By Mark Bilger, Chief Information Officer, One Call
In March, the world changed. To protect the health and wellbeing of workers across the globe, businesses quickly transitioned to remote work environments. In an instant, offices moved from high rises to dining rooms and living rooms. The ultimate success of this change depended on behind-the-scenes technology that served as the digital nervous system of companies large and small. Now, those ‘digital nervous systems,’ once seen as supplemental to corporate offices and physical assets, are the only means by which organizations function.
IT departments scrambled to accelerate long-term trends in the adoption and use of technology to enable remote work, which began decades ago. The concept of the network boundary marked by a firewall protecting computing in corporate locations went from antiquated thinking to completely gone. Security in endpoint devices went up exponentially as the intelligence of the corporate network extended to smartphones and computers in the home. This broadened protection of corporate data, allowing safe remote access and full working capabilities, all nearly seamlessly for the user.
Adoption of video conferencing solutions happened overnight. While there is no real substitute for face-to-face interaction, whole organizations learned to engage virtually. For a few months, calls dropped, pictures were blurry, and sound was spotty. As companies worked out the kinks of their solutions, video conferencing became more reliable and now workers depend on these platforms all day, every day.
The role of cloud computing took a giant leap forward, as the scalability, ease and speed of deploying cloud solutions helped the world pivot to work from home.
The future will bring significantly more cloud technology than the past. The closest analogy we have to this is the slow rise of city-scale electric utilities. That transition did not happen overnight and ‘the grid’ of power distribution took many years to develop. Today, no company thinks about building their own power plant when they open a new office or location. They just plug into the electric grid. Similarly, the day will come when companies just tap into their unique combination of cloud technology and forego building their own data centers. For most startups, that day is now; for larger companies, it is coming.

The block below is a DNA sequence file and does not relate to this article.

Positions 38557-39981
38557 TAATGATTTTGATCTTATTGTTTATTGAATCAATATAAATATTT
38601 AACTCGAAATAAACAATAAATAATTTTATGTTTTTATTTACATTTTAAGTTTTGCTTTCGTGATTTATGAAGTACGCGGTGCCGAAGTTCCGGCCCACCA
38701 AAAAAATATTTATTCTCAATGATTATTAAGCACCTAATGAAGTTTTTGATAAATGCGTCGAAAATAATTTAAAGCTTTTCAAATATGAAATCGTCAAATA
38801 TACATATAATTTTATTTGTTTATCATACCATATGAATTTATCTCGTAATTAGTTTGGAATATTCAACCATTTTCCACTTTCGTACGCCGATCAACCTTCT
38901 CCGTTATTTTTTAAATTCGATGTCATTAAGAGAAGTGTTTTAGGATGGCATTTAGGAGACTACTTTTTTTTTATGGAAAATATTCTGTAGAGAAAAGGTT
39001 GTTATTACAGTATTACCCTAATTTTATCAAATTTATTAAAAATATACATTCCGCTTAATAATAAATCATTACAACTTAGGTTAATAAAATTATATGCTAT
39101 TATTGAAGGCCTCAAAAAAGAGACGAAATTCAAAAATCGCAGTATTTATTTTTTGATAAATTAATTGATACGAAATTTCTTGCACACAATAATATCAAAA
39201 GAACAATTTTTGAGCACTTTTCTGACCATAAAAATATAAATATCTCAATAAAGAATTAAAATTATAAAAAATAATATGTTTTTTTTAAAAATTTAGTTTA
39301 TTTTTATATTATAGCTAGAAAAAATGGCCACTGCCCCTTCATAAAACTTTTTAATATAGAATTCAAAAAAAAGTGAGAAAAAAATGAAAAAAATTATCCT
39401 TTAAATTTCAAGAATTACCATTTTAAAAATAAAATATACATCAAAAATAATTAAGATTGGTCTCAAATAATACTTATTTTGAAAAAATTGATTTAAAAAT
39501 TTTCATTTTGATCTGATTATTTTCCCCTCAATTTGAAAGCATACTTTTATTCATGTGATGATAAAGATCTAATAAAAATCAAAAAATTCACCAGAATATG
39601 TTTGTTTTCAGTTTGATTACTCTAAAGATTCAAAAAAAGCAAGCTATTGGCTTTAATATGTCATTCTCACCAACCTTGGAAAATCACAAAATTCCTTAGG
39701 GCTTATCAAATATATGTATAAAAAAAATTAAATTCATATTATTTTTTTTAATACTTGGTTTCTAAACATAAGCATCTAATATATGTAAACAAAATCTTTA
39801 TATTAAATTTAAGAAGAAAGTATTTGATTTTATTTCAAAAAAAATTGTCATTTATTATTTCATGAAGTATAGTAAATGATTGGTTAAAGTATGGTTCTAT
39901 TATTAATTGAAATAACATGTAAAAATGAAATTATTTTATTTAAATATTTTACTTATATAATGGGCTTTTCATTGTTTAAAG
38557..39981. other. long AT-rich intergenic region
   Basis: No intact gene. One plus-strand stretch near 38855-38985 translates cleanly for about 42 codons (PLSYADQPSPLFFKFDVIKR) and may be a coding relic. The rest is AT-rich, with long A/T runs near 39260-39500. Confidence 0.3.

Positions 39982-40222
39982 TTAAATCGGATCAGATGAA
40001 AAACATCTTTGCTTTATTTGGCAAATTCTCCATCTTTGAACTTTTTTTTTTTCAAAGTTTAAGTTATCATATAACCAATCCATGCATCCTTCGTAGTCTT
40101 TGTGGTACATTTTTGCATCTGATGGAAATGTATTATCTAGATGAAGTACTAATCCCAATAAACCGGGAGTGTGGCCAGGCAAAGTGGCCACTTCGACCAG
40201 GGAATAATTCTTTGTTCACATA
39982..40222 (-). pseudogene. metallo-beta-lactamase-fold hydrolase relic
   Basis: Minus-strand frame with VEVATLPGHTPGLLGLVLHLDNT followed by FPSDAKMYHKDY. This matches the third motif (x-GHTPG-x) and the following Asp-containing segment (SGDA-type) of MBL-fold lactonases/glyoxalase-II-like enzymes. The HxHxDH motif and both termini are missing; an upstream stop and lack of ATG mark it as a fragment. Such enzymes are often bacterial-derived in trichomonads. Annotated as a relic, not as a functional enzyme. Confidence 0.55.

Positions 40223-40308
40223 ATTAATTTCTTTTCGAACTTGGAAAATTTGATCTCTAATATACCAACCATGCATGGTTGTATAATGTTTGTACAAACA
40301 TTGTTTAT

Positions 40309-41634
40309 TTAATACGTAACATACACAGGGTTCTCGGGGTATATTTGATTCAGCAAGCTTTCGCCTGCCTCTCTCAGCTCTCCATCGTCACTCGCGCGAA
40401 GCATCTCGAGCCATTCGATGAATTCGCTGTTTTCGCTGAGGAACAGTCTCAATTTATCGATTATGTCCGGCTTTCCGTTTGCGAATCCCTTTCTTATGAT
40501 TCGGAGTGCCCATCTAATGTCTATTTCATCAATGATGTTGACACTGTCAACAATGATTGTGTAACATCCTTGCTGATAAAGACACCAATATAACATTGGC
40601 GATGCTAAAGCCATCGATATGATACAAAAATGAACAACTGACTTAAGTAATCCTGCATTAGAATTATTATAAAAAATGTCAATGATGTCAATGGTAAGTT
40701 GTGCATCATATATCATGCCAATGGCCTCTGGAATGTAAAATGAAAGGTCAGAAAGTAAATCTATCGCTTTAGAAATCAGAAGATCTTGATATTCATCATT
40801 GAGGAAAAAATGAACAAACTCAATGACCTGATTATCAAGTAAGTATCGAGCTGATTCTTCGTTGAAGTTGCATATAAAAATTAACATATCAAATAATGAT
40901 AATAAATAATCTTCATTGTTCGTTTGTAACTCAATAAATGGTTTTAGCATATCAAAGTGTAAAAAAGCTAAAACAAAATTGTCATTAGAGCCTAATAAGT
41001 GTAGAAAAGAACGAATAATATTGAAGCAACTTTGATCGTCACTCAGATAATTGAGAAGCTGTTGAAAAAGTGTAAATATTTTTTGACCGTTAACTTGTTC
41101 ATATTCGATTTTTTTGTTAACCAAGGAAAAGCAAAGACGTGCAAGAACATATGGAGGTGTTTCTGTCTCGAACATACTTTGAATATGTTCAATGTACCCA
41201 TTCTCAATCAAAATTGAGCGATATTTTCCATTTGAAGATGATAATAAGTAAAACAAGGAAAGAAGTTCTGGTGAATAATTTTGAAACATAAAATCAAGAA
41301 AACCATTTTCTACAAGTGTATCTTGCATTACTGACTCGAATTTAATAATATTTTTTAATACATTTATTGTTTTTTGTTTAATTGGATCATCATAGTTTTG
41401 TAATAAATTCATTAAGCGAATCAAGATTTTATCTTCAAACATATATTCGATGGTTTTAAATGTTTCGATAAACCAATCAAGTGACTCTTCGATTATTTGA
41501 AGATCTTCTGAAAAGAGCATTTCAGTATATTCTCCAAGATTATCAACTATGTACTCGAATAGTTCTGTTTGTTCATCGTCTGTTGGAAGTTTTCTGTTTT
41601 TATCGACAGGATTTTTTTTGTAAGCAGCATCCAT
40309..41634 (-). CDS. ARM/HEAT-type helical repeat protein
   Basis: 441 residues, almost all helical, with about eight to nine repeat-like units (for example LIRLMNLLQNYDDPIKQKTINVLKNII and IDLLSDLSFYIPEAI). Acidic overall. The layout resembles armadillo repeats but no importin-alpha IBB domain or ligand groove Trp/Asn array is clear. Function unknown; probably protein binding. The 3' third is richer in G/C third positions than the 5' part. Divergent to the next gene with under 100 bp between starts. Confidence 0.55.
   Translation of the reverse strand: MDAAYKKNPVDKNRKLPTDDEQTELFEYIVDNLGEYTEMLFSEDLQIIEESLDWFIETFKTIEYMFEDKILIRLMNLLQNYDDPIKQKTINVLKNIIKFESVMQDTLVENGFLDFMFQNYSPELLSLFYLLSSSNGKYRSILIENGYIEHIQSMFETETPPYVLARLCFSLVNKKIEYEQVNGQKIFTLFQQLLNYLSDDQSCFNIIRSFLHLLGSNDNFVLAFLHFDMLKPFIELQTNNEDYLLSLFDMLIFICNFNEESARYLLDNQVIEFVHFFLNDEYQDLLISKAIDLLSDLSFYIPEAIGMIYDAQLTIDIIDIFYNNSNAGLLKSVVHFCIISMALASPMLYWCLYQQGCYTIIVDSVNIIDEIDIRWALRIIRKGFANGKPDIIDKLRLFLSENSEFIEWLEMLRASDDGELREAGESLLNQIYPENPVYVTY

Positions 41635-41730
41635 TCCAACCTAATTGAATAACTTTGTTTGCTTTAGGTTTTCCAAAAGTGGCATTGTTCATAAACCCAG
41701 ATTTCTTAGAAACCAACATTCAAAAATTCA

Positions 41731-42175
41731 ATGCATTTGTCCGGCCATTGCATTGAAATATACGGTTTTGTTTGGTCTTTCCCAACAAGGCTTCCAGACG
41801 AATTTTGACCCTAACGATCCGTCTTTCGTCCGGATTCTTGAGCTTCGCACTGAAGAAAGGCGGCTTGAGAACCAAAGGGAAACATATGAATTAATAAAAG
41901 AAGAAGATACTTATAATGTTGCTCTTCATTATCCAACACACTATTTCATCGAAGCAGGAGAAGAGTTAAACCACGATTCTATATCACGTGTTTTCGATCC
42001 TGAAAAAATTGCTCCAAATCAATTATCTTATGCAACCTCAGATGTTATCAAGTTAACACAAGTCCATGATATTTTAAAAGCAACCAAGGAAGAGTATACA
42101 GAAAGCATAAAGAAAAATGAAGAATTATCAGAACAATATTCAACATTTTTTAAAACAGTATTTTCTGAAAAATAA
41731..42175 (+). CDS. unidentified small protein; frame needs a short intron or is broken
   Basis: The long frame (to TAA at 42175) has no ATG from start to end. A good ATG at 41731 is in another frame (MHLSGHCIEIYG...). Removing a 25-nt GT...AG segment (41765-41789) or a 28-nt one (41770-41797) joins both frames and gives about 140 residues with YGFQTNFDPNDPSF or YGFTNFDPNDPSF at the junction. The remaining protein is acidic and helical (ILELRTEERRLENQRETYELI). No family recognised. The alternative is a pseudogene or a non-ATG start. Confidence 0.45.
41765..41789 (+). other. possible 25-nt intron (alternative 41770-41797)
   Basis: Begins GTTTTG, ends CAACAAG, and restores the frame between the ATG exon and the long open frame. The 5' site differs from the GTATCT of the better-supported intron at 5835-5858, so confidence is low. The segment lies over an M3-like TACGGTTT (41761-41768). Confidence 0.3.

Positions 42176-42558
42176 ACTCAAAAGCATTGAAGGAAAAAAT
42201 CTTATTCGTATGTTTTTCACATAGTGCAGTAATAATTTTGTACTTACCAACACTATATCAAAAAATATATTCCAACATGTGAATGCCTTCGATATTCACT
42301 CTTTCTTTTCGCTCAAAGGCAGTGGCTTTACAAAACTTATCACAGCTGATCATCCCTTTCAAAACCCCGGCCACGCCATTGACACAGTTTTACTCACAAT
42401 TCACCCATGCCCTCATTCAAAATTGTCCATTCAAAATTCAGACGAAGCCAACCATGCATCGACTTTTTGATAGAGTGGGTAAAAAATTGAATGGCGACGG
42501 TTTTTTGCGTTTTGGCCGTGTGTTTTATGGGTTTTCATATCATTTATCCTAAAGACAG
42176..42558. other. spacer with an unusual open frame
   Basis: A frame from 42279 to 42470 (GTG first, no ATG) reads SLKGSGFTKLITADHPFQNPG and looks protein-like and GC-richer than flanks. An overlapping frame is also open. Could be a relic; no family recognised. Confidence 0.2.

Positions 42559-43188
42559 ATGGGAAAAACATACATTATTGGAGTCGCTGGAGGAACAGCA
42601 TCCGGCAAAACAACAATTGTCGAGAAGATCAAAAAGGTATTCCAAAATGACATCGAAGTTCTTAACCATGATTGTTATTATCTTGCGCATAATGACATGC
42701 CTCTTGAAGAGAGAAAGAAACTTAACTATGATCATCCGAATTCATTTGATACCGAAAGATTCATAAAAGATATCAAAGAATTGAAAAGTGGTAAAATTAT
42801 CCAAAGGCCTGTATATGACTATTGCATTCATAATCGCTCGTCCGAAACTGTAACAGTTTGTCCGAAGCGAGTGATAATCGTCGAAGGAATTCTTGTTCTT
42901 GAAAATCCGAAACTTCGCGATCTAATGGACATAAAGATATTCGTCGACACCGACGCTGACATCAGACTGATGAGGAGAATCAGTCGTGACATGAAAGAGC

For the workers’ compensation industry, the profile is changing along with the introduction of remote work technology. We’ve seen this change manifest itself in many ways:
- There is greater focus on making healthcare more accessible, efficient and convenient with platforms such as telemedicine.
- Stakeholders across the lifecycle of a workers’ compensation injury – from onset of injury through return-to-work – are realizing the need for multi-channel communication and connection, like texting and video conferencing.
- There is a spotlight on injury prevention, especially for the newly created work from home population.
Technology advancements in the workers’ compensation industry are necessary to keep companies running; however, they also present opportunities to improve the experience for all parties.
In the words of Thomas A. Edison, “There’s a better way to do it – find it.” Now is the time for aggressive changes in technology to empower the new work from home workforce, create connections among stakeholders, and continue to provide the best care possible to injured workers.
This is a sponsored post from WorkCompWire marketing partner One Call.